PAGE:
About St. John the Baptist Catholic Church (Ammannsville)
This gallery contains images from St. John the Baptist Catholic Church in Ammannsville, one of the Painted Churches of Texas.
St. John the Baptist Catholic Church, a 1918 statement in wood of the Gothic Revival style in rural Fayette county, stands out as the community's most significant building. The steeply gabled, rectangular form includes a polygonal apse projecting from its east end, and a soaring spire rising from a tall bell tower marking the central entrance at the west end. Prominent corner buttresses project from the front corners with lesser buttresses marking the remaining facades. Gabled and buttressed pavilions emphasize the side entrances. The walls are pierced with lancet windows occurring both singly and in pairs. The Gothic theme is carried further by steeply pitched ventilation dormers with louvered trefoil openings and ridge ornaments. Corner buttresses adorn the bell tower, the upper section of which is punctuated with louvered lancet openings and a lancet jigsawn detail applied in a manner that emulates corbeling. The octagonal spire rises dramatically from a profusion of pinnacles and dormers incorporating trefoil motifs and cross-and-trefoil ornaments. Today the church is covered with asbestos siding, however, the upper level of the bell tower reveals the original wood siding which is assumed to be intact under the asbestos.
While the exterior of St. John's is not unusual among the many Gothic Revival churches across the state, its distinct interior is outstanding for several reasons. Structurally the ceiling is composed of an unusual combination consisting of a high-pointed vault springing from two lesser, coved vaults. Aside from the unique structure of the ceiling, the church contains decorative painting which is more purely ornamental than any of the other churches in the thematic group. It incorporates stenciling, infill, freehand, and marbling techniques. The painting is executed with a simple color palette, and is dominated by one hue, a warm pink, which is offset by woodwork painted white.Rectangular panels defined with simple wooden dividers emphasize the ceiling's structural form, and the walls are divided into distinct horizontal sections. The rectangular panels of the ceiling are further defined by floral and foliate frameworks skillfully executed in varying shades of pink and blue-green. Simple stenciled borders fill in the structural beams of the ceiling. The upper wall is decorated with a large-scale motif that includes circular and interwoven leaf elements set against a diagonal lattice. Garlands hang below this. Stylized floral motifs are stencilled onto the wall in two distinct bands at dado heights. As is typical, the apse spandrel and the walls of the side altar bear the religious motifs. Two small cherubs flank a chalice as the focal point of the spandrel, with palm fronds and blossoms (including lilies) painted around them. Palm fronds also occur on the walls above the side altars. The pilasters along the walls are painted to produce the appearance of marble.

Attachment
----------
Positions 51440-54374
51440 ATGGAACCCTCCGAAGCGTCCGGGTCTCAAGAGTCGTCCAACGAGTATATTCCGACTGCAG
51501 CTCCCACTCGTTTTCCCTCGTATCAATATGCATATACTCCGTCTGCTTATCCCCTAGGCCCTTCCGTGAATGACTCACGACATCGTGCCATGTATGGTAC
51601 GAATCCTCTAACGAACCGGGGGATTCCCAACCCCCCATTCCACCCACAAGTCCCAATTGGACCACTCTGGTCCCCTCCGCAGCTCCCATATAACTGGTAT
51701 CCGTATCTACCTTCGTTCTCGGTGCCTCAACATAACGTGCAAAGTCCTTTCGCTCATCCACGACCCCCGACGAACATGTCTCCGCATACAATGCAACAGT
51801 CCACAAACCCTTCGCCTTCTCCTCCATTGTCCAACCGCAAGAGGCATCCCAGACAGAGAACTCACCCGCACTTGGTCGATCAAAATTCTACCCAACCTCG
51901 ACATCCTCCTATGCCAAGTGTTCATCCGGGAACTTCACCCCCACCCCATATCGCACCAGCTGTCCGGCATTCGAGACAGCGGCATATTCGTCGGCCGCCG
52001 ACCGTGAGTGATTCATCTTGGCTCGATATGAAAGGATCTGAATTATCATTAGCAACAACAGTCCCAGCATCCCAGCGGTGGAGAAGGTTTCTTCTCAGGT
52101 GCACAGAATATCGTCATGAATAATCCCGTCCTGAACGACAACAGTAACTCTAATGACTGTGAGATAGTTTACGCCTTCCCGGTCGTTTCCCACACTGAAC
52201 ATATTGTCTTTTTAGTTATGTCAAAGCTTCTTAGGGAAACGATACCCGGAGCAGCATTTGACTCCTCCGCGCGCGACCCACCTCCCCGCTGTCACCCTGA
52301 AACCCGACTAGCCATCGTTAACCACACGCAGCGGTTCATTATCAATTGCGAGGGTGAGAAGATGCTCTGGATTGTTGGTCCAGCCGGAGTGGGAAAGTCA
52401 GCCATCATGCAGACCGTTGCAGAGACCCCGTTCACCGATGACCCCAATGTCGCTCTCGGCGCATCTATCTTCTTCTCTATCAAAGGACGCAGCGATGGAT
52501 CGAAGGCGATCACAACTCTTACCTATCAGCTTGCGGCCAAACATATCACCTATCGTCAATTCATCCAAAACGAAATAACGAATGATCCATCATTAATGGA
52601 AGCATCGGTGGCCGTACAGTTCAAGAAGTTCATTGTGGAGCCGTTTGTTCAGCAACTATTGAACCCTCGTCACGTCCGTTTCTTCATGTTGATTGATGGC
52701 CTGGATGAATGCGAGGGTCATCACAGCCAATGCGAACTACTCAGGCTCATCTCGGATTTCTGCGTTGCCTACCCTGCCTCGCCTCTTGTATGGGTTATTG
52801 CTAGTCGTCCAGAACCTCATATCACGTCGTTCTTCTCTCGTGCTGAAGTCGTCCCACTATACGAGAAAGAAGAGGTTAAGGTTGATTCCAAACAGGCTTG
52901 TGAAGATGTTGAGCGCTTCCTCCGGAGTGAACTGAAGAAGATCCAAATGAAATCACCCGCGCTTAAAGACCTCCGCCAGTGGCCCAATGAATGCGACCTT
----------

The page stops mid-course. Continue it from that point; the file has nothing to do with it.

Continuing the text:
A good example of early 20th-century Carpenter Gothic architecture, St. John the Baptist Catholic Church is an impressive visual monument to the Czech pioneers who settled in the area around Ammannsville. The third church to occupy the site, it bespeaks the dedicated determination of these European immigrants. The handsome building is further distinguished with decorative interior painting, designed and executed by highly skilled artisans.
Andrew Ammann brought his family to the area in 1879, and was soon followed by other Czech settlers. The community, named Ammannsville in his honor, was soon established as an agricultural center for the surrounding farmlands. These early settlers were primarily Catholic, and first attended mass at nearby Hostyn, and later at a local residence, before erecting their own church. A small, frame edifice was completed and dedicated in 1890 on land donated by three parishioners, but was destroyed by a hurricane in 1909. The congregation decided to reconstruct, and hired the Matuscik Brothers as architect and builder. This larger, more elaborate frame church, designed in the Gothic Revival style, was dedicated in November of 1910, only to be consumed by fire in 1917. Undaunted, the congregation chose to build a third church and engaged John Bujnoch as architect and builder. The church was dedicated on December 22, 1919, and stands today as a charming example of Carpenter Gothic architecture. Though simply detailed, the church rises above the surrounding countryside, and is an impressive architectural landmark in this rural region. Interior painting, primarily decorative in intent, adorns the walls and ceiling of the church. The intricacy of design, sophisticated use of color, and skilled craftsmanship, indicate the work of professional artists. Warm pink is the dominant hue, and is used as a base color covered over with designs applied in varying values of pink and blue-green. It is interesting to note that the motifs are chiefly ornamental in inspiration, drawing heavily on foliated and floral forms, with only occasional subtle ecclesiastical references occurring in the apse and in the areas of the side altars. Little is known of the history of the painting, although it is believed to have been executed soon after completion of the structure.
Kennedy, C., Butler, L. F., & McCann, M. (1983). Churches in Texas with Decorative Interior Painting (National Register of Historic Places Thematic Nomination) (pp. 15-17) (United States, Texas Historical Commission).